On this last day of the Linux 6.3 kernel merge window, Linus Torvalds merged the patch dropping support for Intel (ICC) compiler support. Specifically this is Intel’s long-standing ICC compiler now known as the “Intel C++ Compiler Classic” prior to its transition to being LLVM/Clang-based with the modern Intel DPC++ compiler.
A few months ago was talk of the Linux kernel dropping support for Intel’s ICC compiler and now with Linux 6.3 it’s finally happening.
The mainline Linux kernel’s header file catering to the Intel compiler hasn’t been touched in three years, many developers/users forget or are even unaware of the ICC support for building the kernel, and there is at least one glaring issue that hasn’t been reported with the ICC kernel builds. Plus Intel’s ICC classic compiler has been deprecated in favor of their more modern oneAPI DPC++/C++ Compiler built atop LLVM. Since October when dropping ICC for kernel builds was first proposed, no one has stepped up either to voice their interest in being able to compile the latest kernel code with this classic Intel proprietary compiler.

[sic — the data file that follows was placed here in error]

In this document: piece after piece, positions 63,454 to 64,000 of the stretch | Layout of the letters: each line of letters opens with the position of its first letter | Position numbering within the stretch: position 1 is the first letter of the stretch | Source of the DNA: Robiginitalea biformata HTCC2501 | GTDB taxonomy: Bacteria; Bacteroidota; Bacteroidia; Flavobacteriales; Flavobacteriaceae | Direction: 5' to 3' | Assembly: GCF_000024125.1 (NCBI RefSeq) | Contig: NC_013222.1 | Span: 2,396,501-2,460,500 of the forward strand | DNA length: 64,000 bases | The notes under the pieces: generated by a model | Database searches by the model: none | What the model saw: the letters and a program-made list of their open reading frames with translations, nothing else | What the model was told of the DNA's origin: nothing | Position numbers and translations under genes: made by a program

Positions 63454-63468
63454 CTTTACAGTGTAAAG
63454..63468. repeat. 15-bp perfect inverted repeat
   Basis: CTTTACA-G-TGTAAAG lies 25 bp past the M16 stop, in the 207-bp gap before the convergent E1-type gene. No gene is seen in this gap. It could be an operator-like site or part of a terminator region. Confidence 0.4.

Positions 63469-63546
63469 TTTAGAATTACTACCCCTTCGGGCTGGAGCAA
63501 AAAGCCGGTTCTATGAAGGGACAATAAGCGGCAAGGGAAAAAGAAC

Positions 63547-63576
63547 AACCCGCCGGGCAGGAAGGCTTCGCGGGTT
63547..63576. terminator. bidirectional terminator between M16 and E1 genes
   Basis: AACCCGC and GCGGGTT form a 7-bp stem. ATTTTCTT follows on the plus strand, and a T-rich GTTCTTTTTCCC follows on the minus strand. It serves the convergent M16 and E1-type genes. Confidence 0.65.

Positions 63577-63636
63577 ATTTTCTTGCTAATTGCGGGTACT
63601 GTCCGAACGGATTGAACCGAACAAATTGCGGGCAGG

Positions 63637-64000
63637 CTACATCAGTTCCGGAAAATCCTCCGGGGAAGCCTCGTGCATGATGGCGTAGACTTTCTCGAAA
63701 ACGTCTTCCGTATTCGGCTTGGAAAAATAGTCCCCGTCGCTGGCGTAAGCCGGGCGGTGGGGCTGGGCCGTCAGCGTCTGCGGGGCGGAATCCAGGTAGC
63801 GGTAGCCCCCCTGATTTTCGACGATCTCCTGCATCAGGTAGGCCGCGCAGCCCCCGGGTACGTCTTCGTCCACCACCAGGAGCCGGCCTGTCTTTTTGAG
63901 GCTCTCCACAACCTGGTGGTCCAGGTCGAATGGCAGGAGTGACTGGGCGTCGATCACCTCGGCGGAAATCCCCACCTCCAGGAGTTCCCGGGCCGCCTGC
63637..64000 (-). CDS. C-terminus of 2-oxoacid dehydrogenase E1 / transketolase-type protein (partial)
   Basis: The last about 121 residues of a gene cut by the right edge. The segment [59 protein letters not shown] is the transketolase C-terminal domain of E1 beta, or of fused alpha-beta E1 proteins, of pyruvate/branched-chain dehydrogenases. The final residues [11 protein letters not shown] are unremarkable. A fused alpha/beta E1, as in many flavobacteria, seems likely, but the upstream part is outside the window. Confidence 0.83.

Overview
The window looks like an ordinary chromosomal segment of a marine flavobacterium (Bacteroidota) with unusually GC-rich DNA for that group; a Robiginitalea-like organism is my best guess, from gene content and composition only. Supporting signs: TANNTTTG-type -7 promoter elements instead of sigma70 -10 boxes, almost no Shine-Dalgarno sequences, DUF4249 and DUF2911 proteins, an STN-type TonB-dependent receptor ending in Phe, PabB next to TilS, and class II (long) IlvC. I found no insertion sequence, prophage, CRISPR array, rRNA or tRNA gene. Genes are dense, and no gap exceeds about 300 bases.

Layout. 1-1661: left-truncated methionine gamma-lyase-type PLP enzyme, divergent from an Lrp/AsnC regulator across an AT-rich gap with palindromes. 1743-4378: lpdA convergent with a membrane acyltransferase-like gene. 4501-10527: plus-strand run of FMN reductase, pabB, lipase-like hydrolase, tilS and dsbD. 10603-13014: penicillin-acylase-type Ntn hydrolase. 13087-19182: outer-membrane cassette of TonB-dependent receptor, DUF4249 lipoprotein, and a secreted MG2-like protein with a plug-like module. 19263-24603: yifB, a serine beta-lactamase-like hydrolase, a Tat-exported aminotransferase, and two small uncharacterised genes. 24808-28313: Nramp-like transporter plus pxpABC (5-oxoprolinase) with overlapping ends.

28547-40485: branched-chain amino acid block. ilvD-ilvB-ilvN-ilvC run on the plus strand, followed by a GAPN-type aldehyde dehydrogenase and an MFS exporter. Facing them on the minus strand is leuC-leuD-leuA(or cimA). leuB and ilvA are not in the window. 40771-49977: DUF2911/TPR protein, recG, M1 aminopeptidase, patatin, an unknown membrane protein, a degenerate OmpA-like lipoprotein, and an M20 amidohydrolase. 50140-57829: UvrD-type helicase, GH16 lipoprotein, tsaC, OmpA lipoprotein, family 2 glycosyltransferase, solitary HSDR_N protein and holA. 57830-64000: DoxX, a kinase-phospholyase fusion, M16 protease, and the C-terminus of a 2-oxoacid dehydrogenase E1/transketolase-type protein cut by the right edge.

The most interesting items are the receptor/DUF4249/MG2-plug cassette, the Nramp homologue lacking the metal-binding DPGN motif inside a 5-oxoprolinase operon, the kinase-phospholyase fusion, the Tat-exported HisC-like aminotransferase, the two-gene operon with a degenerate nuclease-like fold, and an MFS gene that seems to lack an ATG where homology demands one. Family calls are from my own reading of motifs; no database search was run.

So dropping this Intel ICC support shouldn’t come as any real loss. GCC and LLVM/Clang continue to be the two key compiler options for building the mainline Linux kernel. GCC has long been the de facto option for building the mainline kernel while over the past several years LLVM/Clang mainline has wound up being quite suitable for building the Linux kernel and is used in a number of production kernel builds as well as tailoring to LLVM/Clang for its various compiler features.
Thus farewell to the Intel compiler support with Linux 6.3.